Restoring the West, goat by goat
In the early 1990s, Leslie Barclay bought a ranch a half-hour south of Santa Fe, New Mexico. She was from back East, and like many newcomers to the West with some money and energy, she was romantic about the region and the land. She understood that it wasn't in great shape, but she thought it had great potential.
In other words, she had the same dream that has brought millions of us to the West over the last 150 years.
Before long, she was defeated by the 3,100 acres of arid rangeland she'd taken on. So she sort of looked away from that nearly 5 square miles of ranch for years, sometimes running a handful of cows, hoping it would spontaneously return to life.
She was "resting" it. But in that arid climate, rest was doing no good. Barclay says she came to understand that her land was just another beaten-up piece of Western landscape, of which there are several hundred thousand square miles. She could rest it forever without bringing it back to life.
The presenting symptom, as the doctors say, was thousands of tamarisk, an Asian exotic tree, each of which sucked 200 to 300 gallons of water a day out of the ground. Like skeletons at a feast, these trees line the ranch's Galisteo Creek and five large, dry, man-made lakes.
A bizarre sight on her land is a diving board that sits above one of the lake beds. Barclay was shocked when she ran into a relatively young woman who remembered diving off that board 30 years ago. Those lakes once held water and fish, and going back further, beaver trappers described Galisteo Creek as a narrow and shaded trout stream. Today, the "creek" is as wide and barren as an interstate highway, with only a trickle of water and no fish.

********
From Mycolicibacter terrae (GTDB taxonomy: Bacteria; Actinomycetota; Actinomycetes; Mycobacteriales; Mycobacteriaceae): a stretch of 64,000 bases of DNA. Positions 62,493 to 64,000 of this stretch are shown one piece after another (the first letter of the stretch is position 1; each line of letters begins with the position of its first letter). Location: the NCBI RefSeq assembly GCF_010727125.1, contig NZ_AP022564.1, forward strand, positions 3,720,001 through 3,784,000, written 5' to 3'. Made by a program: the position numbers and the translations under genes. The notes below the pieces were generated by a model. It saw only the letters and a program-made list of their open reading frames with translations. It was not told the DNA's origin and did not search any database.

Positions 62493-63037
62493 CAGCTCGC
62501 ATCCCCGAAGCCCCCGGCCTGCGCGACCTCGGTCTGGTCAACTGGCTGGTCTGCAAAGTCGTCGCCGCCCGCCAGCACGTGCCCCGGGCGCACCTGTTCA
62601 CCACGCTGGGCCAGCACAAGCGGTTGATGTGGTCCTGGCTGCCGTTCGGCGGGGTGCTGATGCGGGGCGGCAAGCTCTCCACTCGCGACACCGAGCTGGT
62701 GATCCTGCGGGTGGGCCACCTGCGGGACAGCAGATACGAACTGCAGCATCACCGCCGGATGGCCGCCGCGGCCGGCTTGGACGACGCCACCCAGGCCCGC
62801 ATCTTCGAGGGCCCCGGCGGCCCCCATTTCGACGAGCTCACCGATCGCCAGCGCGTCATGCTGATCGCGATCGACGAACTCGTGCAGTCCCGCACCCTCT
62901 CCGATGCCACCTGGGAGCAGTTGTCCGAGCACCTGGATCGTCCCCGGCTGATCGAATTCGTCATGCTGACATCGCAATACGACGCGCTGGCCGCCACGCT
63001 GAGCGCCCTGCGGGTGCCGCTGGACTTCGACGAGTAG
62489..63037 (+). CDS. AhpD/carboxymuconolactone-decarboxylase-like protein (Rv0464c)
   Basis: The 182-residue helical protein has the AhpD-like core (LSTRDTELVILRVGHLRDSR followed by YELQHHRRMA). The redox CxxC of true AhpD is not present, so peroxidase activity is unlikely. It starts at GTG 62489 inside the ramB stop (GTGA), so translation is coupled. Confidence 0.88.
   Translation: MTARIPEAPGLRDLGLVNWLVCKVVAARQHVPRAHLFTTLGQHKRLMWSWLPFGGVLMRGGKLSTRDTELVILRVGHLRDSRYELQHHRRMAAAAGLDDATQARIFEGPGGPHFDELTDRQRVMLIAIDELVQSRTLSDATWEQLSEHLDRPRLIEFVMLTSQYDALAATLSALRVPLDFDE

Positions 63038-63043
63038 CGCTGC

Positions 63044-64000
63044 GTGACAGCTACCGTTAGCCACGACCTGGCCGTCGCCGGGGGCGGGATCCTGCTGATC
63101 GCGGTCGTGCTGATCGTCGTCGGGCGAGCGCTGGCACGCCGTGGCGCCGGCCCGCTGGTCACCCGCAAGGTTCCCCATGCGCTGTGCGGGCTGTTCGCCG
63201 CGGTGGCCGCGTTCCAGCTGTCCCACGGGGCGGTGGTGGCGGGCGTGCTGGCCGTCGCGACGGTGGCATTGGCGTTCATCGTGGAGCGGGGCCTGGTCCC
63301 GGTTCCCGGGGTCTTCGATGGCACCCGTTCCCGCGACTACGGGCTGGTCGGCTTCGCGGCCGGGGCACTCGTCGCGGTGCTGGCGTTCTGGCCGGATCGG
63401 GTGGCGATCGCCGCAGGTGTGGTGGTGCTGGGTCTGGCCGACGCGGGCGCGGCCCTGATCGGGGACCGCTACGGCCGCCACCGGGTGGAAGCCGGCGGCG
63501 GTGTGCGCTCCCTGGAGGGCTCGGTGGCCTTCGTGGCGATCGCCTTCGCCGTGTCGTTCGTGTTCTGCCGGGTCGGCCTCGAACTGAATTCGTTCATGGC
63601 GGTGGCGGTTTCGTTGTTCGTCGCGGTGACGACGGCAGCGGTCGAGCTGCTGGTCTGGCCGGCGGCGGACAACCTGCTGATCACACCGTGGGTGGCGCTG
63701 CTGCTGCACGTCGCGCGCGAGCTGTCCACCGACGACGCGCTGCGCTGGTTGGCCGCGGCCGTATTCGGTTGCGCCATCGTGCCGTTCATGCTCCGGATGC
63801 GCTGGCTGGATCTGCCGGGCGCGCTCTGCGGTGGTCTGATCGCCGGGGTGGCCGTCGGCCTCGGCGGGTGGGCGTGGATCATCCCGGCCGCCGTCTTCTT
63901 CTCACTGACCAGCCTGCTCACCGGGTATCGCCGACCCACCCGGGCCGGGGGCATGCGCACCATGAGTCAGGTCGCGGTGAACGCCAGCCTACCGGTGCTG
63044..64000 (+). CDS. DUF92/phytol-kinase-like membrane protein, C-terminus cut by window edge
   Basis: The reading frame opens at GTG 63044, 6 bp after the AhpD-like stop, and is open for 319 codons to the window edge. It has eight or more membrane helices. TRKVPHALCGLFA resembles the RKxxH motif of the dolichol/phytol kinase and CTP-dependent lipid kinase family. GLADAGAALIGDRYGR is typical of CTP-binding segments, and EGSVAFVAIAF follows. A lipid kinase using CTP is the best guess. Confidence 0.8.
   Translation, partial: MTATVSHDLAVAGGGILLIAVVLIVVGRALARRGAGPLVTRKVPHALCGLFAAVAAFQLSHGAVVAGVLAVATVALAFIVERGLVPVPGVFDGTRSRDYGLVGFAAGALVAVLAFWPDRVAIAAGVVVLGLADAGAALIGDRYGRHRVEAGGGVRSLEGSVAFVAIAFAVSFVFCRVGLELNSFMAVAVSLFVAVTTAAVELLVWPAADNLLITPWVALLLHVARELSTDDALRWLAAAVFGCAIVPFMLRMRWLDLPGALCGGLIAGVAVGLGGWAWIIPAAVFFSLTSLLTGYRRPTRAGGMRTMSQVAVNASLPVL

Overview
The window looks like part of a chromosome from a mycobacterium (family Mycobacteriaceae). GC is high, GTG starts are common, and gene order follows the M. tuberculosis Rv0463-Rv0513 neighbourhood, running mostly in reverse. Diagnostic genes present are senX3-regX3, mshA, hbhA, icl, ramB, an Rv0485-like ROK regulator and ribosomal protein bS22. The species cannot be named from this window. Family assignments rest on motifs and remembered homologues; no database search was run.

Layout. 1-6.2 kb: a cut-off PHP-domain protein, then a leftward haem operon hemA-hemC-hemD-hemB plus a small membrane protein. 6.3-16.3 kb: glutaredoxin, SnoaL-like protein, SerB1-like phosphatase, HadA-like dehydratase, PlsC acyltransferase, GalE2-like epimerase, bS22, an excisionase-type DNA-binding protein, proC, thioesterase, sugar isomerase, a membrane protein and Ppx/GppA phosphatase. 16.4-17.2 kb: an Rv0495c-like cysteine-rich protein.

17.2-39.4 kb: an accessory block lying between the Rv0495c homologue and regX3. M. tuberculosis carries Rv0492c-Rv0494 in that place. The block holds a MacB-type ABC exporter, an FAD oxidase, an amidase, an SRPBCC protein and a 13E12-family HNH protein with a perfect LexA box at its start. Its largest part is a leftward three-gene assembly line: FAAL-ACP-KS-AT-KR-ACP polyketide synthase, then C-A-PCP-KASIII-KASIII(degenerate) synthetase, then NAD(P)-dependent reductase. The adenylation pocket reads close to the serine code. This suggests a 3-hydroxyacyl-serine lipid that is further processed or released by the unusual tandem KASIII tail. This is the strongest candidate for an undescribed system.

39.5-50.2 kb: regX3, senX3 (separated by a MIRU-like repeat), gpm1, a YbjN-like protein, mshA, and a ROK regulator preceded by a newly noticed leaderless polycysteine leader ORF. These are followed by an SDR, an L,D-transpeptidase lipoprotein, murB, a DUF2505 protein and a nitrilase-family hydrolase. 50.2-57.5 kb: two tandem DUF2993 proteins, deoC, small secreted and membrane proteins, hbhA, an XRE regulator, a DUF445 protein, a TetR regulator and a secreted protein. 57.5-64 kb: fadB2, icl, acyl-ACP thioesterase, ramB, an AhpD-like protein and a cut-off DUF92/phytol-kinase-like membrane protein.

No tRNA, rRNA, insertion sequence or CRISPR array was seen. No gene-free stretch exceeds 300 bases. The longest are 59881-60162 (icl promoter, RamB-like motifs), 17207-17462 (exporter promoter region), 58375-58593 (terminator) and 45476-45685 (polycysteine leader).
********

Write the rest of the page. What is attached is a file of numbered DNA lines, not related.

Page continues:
To bring it back to life, the New Mexico Game and Fish agency offered to bulldoze the tamarisk. Clearing the land would allow the grasses to grow and rain and melting snow to soak into the ground. Then the water table would rise, the lakes fill, and Galisteo Creek would flow once again.
At best. And even then, only for a while. Pretty soon, the tamarisk would sprout again, filling the ecological niche that was still empty, waiting for these weedy trees.
Besides, Barclay wanted something she could feel good about. And she didn\'t think she'd feel good about seeing bulldozers root out the tamarisk. She found what she was looking for last winter at a seminar in Pueblo, Colo., when she heard former Wyoming cattle rancher Lani Lamming talk about her 2,000 goats. Lamming said her herds love chewing the limbs of tamarisk and ripping off their bark. The goats' narrow, triangular, tough mouths will devastate even a cholla cactus, and they chew weed seeds so thoroughly, the seeds become fertilizer rather than a source of new plants.
Barclay was convinced, and so in April, Lamming and 604 cashmere goats appeared at Barclay's ranch. Lamming says that if the goats return to the ranch for a few weeks at a time over the next three to five years, the tamarisk will weaken and die. As the tamarisk retreat, the river's and lakesides' grasses and willows and cottonwoods will gradually come back, filling the ecological niche.
Lamming, thanks to her ranching background, makes handling the goats look easy. She knows how to put up the temporary fences to contain the goats until they've trashed the tamarisk. And how to train her Border collies and deploy her burro to protect the goats against their main enemy - dogs.
It takes patience. It takes skill. And it costs 30 cents to $1 per day per goat. Lamming pays her herders well.
So this is not a quick fix. But why should it be? We have spent 150 years, give or take, destroying the West's middle elevations - the land above desert and below alpine characterized by sagebrush and pinon pine and juniper trees and ponderosa pine. This was once the West's working landscape.
We've reduced that landscape to a condition where it's good mainly for ranchettes for ex-urbanites who think desert with small trees and broad washes is "pristine." But here and there, as on Leslie Barclay's ranch, the Old West and the New West come together to try to restore the land to health.
It's a gallant effort.